Trigger Warning: Talk about abuse, diets, and the so-called “Fat Epidemic”.
As I was reading my facebook news feed tonight, I clicked on a link from a friend. This shows what harm can come from pushing “obesity is horrible” stories all over the place.
An Outagamie County child protective services intake investigator was contacted Sept. 9 when the girl, who had been born at 8 pounds, 2.8 ounces, on July 9, 2010, had gained less than 3 pounds at age 14 months when she weighed 10 pounds, 14 ounces.
On Aug. 24, 2011, he told staff at Children’s Hospital of the Fox Valley, Neenah, that doctors were forcing his daughter to drink more milk and eat more food “just trying to stretch her stomach.” She had gained 10 ounces during a 20-hour stay in the hospital where she was fed about 1,000 calories as recommended by a dietician for her age.
Dr. Mary Bartel told police that she believes the child was not gaining weight because she was not getting enough calories at home. She said both parents kept insisting that the child was going to “get fat” while she was in the hospital and Christopher Sultze was upset over what he considered overfeeding of his daughter.
Bartel described the child as being cachetic, which she said means her muscle mass was being consumed by her body. The doctor added that the child was “essentially starving” and had “no subcutaneous fat on her.”
In over a year, a baby born at a healthy weight gained less than 3 pounds. 3 POUNDS! Not because the baby was naturally small (although, the standards for healthy weight gain for an infant are to triple birth weight in the first year, so I think most parents would be asking the doctors if 3 pounds was “normal”), but because the parents didn’t “want to have obese children.”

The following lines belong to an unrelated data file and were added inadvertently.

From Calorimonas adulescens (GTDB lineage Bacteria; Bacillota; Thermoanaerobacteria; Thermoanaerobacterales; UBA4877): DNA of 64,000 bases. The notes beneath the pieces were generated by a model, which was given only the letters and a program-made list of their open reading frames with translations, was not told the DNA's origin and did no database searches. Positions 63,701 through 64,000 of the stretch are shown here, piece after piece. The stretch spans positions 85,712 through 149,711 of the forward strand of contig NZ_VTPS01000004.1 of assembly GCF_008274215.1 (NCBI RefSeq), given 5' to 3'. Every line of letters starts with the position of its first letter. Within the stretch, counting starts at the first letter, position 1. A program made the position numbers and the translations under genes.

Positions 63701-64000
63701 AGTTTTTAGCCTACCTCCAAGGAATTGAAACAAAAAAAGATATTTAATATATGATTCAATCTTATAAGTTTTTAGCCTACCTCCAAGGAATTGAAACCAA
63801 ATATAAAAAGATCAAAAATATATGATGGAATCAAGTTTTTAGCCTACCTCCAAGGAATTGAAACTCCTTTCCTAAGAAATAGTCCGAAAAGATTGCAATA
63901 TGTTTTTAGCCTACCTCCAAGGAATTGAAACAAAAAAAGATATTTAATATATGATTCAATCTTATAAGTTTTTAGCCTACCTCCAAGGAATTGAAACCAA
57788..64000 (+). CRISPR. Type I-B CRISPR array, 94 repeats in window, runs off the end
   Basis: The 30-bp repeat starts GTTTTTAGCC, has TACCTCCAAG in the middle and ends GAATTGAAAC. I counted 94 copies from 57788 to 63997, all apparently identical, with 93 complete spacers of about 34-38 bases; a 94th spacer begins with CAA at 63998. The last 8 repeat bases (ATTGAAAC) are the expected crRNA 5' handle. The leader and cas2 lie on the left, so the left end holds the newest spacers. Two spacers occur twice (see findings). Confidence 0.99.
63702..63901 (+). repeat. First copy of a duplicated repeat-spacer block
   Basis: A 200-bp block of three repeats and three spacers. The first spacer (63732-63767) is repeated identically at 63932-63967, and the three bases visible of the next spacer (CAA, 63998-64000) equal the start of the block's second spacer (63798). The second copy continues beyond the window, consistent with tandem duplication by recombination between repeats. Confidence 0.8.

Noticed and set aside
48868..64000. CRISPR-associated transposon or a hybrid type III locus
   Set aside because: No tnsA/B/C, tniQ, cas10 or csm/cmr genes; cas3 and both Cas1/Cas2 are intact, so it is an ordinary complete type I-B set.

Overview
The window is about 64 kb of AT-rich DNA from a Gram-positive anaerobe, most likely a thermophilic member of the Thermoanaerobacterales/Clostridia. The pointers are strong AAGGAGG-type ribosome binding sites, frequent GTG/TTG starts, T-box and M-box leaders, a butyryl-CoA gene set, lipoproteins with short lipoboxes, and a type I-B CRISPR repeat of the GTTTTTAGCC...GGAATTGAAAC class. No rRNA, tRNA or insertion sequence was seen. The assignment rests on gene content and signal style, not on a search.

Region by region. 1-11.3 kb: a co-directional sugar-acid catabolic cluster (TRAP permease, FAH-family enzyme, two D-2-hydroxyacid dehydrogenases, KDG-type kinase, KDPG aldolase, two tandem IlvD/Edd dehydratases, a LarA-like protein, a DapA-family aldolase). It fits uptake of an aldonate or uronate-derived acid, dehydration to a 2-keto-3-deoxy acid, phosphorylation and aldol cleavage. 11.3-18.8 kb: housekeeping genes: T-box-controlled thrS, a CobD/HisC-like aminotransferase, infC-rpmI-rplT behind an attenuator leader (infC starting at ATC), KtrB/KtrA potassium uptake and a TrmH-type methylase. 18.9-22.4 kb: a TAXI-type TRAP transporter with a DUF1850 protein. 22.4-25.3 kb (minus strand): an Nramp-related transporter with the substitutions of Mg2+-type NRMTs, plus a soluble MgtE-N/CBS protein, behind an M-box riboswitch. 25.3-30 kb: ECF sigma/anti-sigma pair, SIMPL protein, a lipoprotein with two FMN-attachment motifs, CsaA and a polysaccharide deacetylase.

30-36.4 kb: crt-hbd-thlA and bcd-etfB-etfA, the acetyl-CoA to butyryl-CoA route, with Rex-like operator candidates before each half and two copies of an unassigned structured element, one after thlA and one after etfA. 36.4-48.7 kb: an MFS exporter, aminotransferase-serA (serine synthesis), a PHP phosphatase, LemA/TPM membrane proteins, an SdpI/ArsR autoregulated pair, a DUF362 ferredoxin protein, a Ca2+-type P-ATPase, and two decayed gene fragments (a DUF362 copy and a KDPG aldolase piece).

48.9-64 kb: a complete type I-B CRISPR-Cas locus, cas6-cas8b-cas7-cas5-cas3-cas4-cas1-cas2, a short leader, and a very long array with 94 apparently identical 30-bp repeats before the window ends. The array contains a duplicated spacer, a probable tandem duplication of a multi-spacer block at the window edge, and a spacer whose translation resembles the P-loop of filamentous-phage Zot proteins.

They resisted all requests to feed the baby more. They became upset with the doctors when the doctors told them to feed the child more. Because they didn’t want their baby to be fat.
So, instead of fat, the child’s body is eating itself to try and stay alive.
This is what we, as a fat-phobic culture, has done. This is what we agree is the correct thing to do every. damn. time we engage in “diet talk.” This is what we are doing to our children every time we tell them “do you really need to eat that?” Maybe not to this extreme, but we are doing it.
There is a reason there are so many people who have eating disorders, and it’s not because they don’t know how to eat on their own. We live in a world where the “obesity epidemic” is pushed at us every day, on every TV station, in almost every magazine, in newspapers. There’s no getting away from the “concerns” that we (as a country) are “too fat”. We hear often about the “rising cost of obesity.”
Well, here is your “rising cost of obesity.”
Only, in my world, it’s called child abuse.